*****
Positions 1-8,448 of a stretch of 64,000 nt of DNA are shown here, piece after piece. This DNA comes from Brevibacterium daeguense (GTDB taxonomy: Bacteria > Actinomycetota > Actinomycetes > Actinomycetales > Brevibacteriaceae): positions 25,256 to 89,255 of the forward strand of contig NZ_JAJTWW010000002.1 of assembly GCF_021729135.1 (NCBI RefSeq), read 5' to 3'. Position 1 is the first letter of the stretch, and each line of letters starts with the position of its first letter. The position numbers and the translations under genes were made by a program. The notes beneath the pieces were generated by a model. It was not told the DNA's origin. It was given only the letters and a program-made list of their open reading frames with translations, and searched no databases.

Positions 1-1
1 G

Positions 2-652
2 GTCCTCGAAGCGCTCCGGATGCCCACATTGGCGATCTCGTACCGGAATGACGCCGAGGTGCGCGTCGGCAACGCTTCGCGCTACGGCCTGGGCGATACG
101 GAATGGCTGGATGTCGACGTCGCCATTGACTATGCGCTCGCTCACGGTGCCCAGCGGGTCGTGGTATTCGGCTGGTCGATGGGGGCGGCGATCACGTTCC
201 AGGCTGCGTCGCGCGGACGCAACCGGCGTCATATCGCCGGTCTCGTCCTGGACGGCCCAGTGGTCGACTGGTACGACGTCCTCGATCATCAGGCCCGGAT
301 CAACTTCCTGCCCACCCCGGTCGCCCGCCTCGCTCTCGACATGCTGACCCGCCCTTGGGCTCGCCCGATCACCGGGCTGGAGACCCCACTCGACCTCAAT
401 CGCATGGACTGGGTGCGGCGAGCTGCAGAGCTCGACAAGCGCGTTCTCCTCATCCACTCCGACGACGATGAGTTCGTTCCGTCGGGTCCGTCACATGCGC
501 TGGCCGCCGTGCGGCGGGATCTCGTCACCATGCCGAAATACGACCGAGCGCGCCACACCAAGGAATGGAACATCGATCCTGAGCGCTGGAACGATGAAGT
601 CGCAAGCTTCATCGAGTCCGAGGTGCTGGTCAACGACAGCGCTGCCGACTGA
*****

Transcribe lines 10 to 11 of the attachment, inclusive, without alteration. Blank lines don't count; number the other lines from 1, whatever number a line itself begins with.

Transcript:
501 TGGCCGCCGTGCGGCGGGATCTCGTCACCATGCCGAAATACGACCGAGCGCGCCACACCAAGGAATGGAACATCGATCCTGAGCGCTGGAACGATGAAGT
601 CGCAAGCTTCATCGAGTCCGAGGTGCTGGTCAACGACAGCGCTGCCGACTGA